The federal government has acted as the primary catalyst for this emphasis on energy. The Energy Policy and Conservation Act of 1975 (EPCA-1975), with subsequent major amendments by the Energy Policy Act of 1992 (EPAct-1992) and the Energy Independence and Security Act of 2007 (EISA-2007), has given the Dept. of Energy wide-ranging power in mandating energy efficiency standards. While federally mandating energy efficiency may sound intrusive on the surface, the process of adopting new standards does have a reasonable set of formal evaluation criteria, many of which are readily applicable to engineering design. The seven criteria based on EPCA legislation are:
- Economic impact on manufacturers and consumers: Will implementing the standard cause unusual hardship for manufacturers or consumers? Is the initial first cost of implementation affordable?
- Lifetime operating cost savings compared to increased cost for the product: What is the payback period? What is the lifecycle cost analysis?
- Energy savings resulting from implementation: Quantify the magnitude of energy savings if implemented; a national-level consideration.
- Lessening of utility or performance of products: Given the function, is this a misapplication of the technology? Am I attempting to tow a trailer with a Ferrari?
- Impact of any lessening of competition: Is this simply adopting typical "best in class" products or something proprietary that could cause a monopoly?
- Need for national energy conservation: Again, a national-level consideration. Will the standard provide improvements to the security and reliability of the nation's energy system?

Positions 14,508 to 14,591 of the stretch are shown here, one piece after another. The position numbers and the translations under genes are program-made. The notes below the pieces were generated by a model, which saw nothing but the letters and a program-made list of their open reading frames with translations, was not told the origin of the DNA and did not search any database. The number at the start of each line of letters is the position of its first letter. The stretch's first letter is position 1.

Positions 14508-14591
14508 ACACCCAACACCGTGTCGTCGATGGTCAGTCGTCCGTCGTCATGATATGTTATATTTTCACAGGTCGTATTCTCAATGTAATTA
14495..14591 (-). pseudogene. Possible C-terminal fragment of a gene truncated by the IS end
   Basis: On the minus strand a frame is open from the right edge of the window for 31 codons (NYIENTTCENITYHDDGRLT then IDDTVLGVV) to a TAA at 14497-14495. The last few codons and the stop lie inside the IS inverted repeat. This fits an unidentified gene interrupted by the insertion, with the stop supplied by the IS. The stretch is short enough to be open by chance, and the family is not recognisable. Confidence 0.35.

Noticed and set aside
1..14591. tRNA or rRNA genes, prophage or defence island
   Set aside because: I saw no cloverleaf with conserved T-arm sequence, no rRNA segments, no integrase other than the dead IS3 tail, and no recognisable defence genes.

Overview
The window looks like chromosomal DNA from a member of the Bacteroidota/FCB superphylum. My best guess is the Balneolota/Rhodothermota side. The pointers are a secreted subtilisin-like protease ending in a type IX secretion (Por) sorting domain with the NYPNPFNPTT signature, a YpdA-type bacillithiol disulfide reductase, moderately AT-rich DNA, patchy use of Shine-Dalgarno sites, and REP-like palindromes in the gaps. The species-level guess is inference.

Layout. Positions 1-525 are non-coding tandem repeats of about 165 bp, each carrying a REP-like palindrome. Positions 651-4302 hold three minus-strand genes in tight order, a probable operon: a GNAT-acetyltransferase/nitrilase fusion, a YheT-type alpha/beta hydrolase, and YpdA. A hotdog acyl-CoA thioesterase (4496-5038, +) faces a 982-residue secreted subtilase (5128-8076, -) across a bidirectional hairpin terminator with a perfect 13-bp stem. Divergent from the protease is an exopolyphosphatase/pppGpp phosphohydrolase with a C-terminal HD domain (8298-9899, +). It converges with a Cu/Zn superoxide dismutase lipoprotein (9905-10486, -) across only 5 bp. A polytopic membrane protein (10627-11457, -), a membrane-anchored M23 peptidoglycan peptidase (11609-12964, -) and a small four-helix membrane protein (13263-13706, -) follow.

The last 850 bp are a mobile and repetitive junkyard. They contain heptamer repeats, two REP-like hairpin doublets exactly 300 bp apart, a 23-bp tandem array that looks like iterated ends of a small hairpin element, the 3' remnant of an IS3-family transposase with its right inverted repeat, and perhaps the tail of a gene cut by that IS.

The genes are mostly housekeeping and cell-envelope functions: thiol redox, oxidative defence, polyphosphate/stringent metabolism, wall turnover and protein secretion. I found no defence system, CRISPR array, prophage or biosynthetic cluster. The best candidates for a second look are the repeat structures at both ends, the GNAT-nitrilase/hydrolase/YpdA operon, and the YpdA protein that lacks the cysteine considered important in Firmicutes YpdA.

- Other factors that the Secretary of Energy considers relevant: General considerations include environmental and employment impact to the country. Will emergence of new technology foster job growth? What is the value of emissions reduction?
Economically, any proposed standard that can demonstrate payback in 3 years is fair game for federal adoption under the authority of the EPCA legislation.
While the development process for motor efficiency standards can seem glacial at times, still we are often caught off guard by the changes that show up in the energy codes. For example, while minimum motor efficiency requirements are just beginning to appear in IECC 2015, they are the result of legislation passed nearly 8 years ago. If we were to examine the progression from legislation to final adoption, it may seem needlessly convoluted. Nevertheless, remember that the effectiveness of the end product hinges on the creation of a universally accepted standard. Standards require robust, repeatable test procedures to be effective. You can't quantify energy savings when you can't measure something consistently.
For example, the motor efficiency tables in IECC 2015 are the indirect result of the EISA-2007 legislation. This legislation drove the expansion of the motor industry's minimum efficiency levels that are reflected in the NEMA MG 1-2011 motor standard for manufacturers. This manufacturer’s standard parallels changes in 2012 to the federal mandated test standards defined in 10 CFR Part 431. These standards, which are just beginning to show up in IECC-2015, won't be adopted by most states until 2016.